Resisting Cuts In and Out of the Classroom

School of Community and Public Affairs Students and Faculty Oppose Quebec Austerity

Graphic Mariana Voronovska

This autumn marks the beginning of yet another round in the fight against the Couillard government’s continuing budget cuts.

Students, teachers, public sector workers and community groups are just some of the citizens who are standing up and speaking out. Witnessing the rapid deterioration of crucial services within our education system and throughout all of society as a result of austerity policies, undergraduate and graduate students as well as faculty at Concordia University’s School of Community and Public Affairs (SCPA) wish to publicly contest our government’s political choices.

Austerity measures are not a new feature in this province. Both federally and provincially, governments have engaged in a style of fiscal purging for decades. According to recent data released by the Montreal social and economic research institute, IRIS, we have seen $3.5 billion dollars in cuts since 2014 across all programs and services.

Kindergarten programs have been cut in some school boards while others have opted to increase service fees, thereby doubling fees on pedagogical days. Many support staff positions, which provide crucial support to teachers and children with special needs, have also been cut.

In the wake of the significant job losses and rising food costs brought about by the 2008 economic downturn, community and social economy organizations have been called upon to deal with increasing, unmet needs despite the tremendous strain on their budget. These groups are part of the social fabric in place meant to support the most vulnerable members of society.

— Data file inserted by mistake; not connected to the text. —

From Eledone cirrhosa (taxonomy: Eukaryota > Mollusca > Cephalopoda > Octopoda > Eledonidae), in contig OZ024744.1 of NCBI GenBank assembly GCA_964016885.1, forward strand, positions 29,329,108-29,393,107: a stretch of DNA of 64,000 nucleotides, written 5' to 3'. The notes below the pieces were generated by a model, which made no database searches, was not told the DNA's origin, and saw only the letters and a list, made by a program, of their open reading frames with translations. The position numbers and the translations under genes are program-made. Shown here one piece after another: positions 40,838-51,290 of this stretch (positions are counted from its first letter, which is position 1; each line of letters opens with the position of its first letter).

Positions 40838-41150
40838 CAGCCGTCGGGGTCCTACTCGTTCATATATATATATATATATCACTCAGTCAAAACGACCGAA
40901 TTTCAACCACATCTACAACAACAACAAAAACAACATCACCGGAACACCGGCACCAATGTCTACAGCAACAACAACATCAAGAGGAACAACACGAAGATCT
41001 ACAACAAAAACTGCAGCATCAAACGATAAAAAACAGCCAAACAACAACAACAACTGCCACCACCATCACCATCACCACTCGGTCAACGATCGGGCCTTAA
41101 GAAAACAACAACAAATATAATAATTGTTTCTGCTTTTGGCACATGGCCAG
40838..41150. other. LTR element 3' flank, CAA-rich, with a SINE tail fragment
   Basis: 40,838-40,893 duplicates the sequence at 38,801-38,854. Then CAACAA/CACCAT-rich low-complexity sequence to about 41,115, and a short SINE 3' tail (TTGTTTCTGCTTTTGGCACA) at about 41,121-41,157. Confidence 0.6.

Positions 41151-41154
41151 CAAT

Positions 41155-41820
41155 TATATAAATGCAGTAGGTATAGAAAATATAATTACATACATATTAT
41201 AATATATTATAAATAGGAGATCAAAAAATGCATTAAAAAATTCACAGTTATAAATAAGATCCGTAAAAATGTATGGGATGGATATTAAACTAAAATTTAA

Yet the Couillard government continues to undermine these programs by decreasing government funding, while, paradoxically, increasing at the same time the demands on these organizations. Essential programs and services (in education, health, employment support, social housing and local development) are now under attack. These programs respond to real needs that contribute to a healthier, more fair and more cohesive society. Austerity measures undermine what we, as a society, have collectively fought for.

The strategy of austerity politics, despite being consistently proven as ineffective and even detrimental, is based on a misguided notion of economic necessity. As policy analysts, social researchers and economists alike continue to detail the emerging social, economic, and moral damage from such dangerous and dead-end measures, the wide ranging impacts of austerity are only beginning to become clear.

As thousands of people take to the streets to denounce policies which target our values of social justice and democratic representation, our government continues to move towards ruthlessly cutting expenditures that support the functioning of our most valued institutions and services. Rather than imposing cuts to essential public services and abolishing essential programs, the government should start by redirecting its massive subsidization of large corporations to more purposeful investment in the public health and education sectors.

The Plan Nord project, for example, has already cost the province $1.9 billion dollars, even though, between 2006 and 2011, 55 per cent of mining companies paid no royalties to Quebec, and at the same time contaminated land and displaced indigenous groups including the Cree, Inuit, Innu as well as Naskapi communities. The winners in such initiatives are clearly not the Indigenous communities, the Quebec population or even the economy as a whole, but rather the foreign mining and energy companies that profit handsomely and inequitably from Quebec’s natural resources.